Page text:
00:21:20   so that you can buy an app once.

00:21:24   So you buy it on the iPhone, and if it's universal,

00:21:26   you get it on the iPad and you get it on the Mac.

00:21:29   That is big news if you use Catalyst.

00:21:32   And again, in the original report from Gorman

00:21:36   back when Catalyst was called Marzipan,

00:21:39   I believe this was supposed to be a 2021 feature.

00:21:41   Yeah, so.

00:21:44   - This, it just doesn't really make sense

00:21:48   as to why you would do this now.

00:21:54   It's a pretty big burn if you're, you know, you bought a Mac app separately

00:21:58   already because this stuff's only been out for what is it, like four or five

00:22:01   months. But maybe they're just not happy with how little action there's been.

00:22:07   Or maybe they've heard from developers saying this is holding us up.

00:22:10   So I don't know.

00:22:11   This is one of those things that's funny to me of like, why would this hold

00:22:17   people up? Like, do you think that there are that many developers that are

00:22:22   like, oh, I can't do this because of my customers have to pay again.

00:22:25   So I won't even think about it.

00:22:26   I mean, I think that most developers actually want the opposite.

00:22:30   I don't know. I'm just kind of.

00:22:31   This that's what I'm thinking, right? Which is it's strange to me.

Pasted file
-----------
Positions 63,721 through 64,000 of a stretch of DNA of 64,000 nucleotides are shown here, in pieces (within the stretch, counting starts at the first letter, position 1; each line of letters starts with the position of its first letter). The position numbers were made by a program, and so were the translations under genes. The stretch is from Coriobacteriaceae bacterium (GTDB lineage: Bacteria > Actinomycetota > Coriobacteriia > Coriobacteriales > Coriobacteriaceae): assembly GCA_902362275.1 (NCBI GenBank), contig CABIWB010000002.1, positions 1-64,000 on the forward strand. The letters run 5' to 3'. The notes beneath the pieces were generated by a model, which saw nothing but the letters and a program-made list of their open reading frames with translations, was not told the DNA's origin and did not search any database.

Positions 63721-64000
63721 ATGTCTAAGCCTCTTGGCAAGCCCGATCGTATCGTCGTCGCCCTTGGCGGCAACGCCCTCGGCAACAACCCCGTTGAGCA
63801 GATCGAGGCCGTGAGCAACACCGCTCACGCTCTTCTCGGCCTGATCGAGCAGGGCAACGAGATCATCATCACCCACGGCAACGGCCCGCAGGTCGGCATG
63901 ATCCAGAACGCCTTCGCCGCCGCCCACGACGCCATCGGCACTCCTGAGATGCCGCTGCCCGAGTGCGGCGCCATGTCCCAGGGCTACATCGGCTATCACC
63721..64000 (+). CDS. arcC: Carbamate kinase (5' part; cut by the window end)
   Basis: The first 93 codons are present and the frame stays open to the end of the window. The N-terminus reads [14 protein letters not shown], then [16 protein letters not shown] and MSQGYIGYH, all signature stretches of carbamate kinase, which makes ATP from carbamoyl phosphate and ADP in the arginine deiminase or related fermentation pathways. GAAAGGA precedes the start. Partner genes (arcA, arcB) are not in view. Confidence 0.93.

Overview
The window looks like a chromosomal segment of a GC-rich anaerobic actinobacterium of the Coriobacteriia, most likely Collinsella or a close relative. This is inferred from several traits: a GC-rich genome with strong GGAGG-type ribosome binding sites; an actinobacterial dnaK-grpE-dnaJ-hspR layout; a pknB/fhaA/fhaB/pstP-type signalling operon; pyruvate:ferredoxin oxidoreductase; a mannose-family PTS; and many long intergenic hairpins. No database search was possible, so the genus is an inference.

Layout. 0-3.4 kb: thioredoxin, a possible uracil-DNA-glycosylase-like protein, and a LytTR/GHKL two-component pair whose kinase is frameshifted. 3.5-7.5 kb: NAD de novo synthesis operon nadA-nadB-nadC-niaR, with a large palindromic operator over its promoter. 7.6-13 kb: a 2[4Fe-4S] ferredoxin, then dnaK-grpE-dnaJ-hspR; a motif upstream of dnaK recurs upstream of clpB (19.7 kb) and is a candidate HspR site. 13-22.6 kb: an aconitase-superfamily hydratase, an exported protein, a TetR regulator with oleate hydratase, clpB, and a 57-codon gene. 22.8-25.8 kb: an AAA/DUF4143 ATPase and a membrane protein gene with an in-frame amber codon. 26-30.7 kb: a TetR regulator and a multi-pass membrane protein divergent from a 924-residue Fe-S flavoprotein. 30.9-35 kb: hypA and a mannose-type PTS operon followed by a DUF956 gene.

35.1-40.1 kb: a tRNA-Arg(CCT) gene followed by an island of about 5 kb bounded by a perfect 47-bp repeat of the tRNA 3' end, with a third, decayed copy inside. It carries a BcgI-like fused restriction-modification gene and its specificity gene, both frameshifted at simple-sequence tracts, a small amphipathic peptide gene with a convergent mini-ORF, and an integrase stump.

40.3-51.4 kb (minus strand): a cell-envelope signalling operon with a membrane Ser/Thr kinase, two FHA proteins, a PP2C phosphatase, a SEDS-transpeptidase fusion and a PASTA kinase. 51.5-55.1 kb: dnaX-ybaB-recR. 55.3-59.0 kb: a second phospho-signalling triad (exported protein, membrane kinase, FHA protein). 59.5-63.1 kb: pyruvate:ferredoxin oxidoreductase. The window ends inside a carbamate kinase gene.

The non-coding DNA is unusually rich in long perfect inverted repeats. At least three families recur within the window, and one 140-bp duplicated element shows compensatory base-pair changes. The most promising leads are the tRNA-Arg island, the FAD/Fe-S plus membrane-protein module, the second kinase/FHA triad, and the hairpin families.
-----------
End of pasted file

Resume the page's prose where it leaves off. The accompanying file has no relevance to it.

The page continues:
00:22:35   I assume some people would, especially subscription apps.

00:22:40   Right. Right. Because that's that's a bit more of a problem I would expect.

00:22:45   Which is the majority of or if it's not the majority of apps is definitely where things are going.

00:22:50   Yeah, I don't know. It is early. And why would this be in a beta point release?

00:22:57   Why not wait at least until June? Even if you're going to be early and have it at

00:23:01   WWC where you can talk to developers about it, it seems very odd that it's just kind of lumped in with these other changes.

00:23:07   It's enabled by default for new MANT catalyst apps.

00:23:11   That's wild.

00:23:12   Yeah, it's enabled by default for catalyst. I don't think you have to use catalyst.

00:23:16   I think it's enabled by default for those though, which makes sense

00:23:19   because if you have a catalyst app, it's also very likely that you have an

00:23:22   iPhone and iPad version. Right.